Leaving a Legacy

Is Mortgage Insurance necessary?

You’ve bought your dream house, decorated it in style and moved in. The location is great, the view is spectacular and the family is happy.

Perhaps you took up a significant home loan. Something unfortunate occurs to the sole breadwinner and suddenly the family is left with no income, and unable to continue the home loan repayments.

WHAT CAN YOU DO?

If you own private property, consider a Mortgage Reducing Term Assurance (MRTA). It’s a form of Decreasing Term Life Insurance, which means the amount you are insured for decreases over time.

If you are no longer able to make loan payments for some reason, the plan helps you settle the unpaid portion of your housing loan with a sum of money. This means your spouse and children will not be left with a mortgage burden.

(Owners of HDB flats who have purchased their flats using their Central Provident Fund (CPF) funds can get a similar plan under the compulsory Home Protection Scheme.) The MRTA is often portable, which means you can continue with the same plan even after you sell your current property and buy another one.

An additional plus point is that MRTA premiums generally tend to be lower than typical life insurance policies, so you do not need to worry about your monthly repayments being overloaded.

Premiums are fixed throughout, regardless of your age. And, insurers offer plans where you can finish paying premiums earlier but the MRTA policy will still be in force until the home loan period ends.

SHOULD YOU DO IT?

The MRTA is a decreasing term insurance plan and has no cash value i.e no cash will be returned upon cancellation of policy.

However, if you are relatively young and healthy, you might be able to obtain a level (non-decreasing) term life insurance for the same amount as your mortgage, with premiums that are comparable or lower to an older person’s MRTA premium.

If you choose a whole term life insurance plan, it would have a cash value at the end of the term, with compounded interest over time that might give you better value for your money.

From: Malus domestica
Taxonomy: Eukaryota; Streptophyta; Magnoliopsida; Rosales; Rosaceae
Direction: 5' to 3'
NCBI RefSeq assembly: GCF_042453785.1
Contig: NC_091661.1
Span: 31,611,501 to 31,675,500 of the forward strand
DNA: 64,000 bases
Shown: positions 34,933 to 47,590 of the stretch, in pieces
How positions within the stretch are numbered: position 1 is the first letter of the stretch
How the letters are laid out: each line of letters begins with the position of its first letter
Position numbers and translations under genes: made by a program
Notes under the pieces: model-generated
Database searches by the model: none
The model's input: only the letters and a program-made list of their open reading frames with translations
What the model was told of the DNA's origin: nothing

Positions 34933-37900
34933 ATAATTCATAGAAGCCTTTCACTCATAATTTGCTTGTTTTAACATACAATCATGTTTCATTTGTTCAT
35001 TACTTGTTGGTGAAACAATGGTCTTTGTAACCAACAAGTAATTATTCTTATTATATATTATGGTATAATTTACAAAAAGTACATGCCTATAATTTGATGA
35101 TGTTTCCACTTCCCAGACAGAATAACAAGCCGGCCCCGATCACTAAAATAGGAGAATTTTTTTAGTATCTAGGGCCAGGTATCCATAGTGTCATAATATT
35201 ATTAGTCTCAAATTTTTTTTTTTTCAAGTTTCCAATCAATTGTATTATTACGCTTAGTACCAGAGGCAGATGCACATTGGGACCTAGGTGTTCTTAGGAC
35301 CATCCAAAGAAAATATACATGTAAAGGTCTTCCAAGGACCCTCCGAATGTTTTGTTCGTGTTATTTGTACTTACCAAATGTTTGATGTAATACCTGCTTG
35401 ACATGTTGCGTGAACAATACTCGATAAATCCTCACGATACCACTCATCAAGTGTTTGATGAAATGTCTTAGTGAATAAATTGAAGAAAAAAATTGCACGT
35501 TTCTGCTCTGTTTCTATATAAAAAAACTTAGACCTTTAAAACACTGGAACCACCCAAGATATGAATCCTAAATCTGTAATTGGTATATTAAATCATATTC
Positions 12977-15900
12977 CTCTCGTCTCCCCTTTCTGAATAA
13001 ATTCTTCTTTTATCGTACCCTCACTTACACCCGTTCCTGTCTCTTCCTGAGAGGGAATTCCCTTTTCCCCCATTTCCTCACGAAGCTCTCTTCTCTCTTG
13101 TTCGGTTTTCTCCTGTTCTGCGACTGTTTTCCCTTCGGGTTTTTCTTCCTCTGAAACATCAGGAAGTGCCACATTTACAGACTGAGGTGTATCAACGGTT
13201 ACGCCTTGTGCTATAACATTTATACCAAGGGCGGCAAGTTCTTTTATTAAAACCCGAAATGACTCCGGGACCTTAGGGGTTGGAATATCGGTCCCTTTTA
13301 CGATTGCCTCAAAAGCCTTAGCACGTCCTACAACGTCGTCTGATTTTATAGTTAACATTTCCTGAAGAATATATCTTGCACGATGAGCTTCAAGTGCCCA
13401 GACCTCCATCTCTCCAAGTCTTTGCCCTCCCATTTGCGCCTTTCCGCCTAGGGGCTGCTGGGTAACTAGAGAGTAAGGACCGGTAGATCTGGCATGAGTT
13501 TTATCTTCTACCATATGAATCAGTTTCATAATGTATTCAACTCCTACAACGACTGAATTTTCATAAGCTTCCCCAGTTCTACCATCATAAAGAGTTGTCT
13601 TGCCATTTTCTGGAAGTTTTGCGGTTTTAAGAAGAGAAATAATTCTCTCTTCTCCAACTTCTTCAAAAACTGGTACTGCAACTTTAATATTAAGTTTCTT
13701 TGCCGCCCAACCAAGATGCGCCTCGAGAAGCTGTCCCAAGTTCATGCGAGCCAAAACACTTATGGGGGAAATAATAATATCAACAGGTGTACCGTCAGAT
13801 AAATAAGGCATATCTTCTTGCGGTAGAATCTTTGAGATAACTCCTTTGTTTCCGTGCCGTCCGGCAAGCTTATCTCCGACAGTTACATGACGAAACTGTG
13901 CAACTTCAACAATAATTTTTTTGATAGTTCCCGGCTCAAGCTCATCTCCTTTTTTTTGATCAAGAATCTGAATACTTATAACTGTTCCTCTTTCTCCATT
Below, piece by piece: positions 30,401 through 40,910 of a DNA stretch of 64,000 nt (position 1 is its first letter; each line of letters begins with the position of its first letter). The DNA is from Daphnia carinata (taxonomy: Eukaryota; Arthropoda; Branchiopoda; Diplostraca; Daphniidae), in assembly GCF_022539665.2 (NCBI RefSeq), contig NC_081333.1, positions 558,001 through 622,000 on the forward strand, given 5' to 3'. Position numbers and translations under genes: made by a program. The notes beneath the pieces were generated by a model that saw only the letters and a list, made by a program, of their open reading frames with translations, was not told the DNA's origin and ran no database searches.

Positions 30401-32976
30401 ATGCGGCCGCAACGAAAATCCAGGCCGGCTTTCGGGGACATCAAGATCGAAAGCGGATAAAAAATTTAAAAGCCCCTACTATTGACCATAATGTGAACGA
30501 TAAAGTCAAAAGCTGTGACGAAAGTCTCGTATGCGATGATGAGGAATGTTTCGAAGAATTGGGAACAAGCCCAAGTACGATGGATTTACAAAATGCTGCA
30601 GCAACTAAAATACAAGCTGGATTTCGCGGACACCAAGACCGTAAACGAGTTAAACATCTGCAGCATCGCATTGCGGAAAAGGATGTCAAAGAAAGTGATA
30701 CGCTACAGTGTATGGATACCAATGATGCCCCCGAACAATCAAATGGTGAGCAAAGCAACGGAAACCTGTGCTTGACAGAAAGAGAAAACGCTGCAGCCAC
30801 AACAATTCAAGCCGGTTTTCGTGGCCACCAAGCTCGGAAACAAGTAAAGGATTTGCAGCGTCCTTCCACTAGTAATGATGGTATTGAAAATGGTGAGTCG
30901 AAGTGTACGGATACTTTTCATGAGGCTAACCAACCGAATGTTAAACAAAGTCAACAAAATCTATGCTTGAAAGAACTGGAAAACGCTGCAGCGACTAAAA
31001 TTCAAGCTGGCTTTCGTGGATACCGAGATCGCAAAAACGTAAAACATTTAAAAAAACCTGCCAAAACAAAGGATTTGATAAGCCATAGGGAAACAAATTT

Safeguarding your belongings

Did you leave the iron on? The stove? Or maybe your neighbour did. It happens. Is your entire neighbourhood watch group, including yourself, away on holiday? Home protection insurance plans provide coverage against the loss of, or damage to the contents of your home.

Some plans also offer cash reimbursements if you have to seek shelter at a hotel, or even replace meat that has gone bad in your freezer due to power outage.

Protecting your investments

Just as you would like to protect your home, there are ways to protect that nest egg or your child’s inheritance. If you are invested in stock markets, there are ways to help you avoid big losses if the market takes a hit.

Many eggs, different baskets

Spread out your risk through diversification and portfolio allocation. For stocks, invest in companies that operate in different business sectors.

You may also consider indexes and exchange-traded funds that track the broader market, or government and corporate bonds that pays periodical interest and returns the principal investment upon maturity.

The bottomline

As with all purchases, be sure to do your homework to know the details of what you are buying into. Compare across insurance providers to ensure you get what is most suited to your needs.

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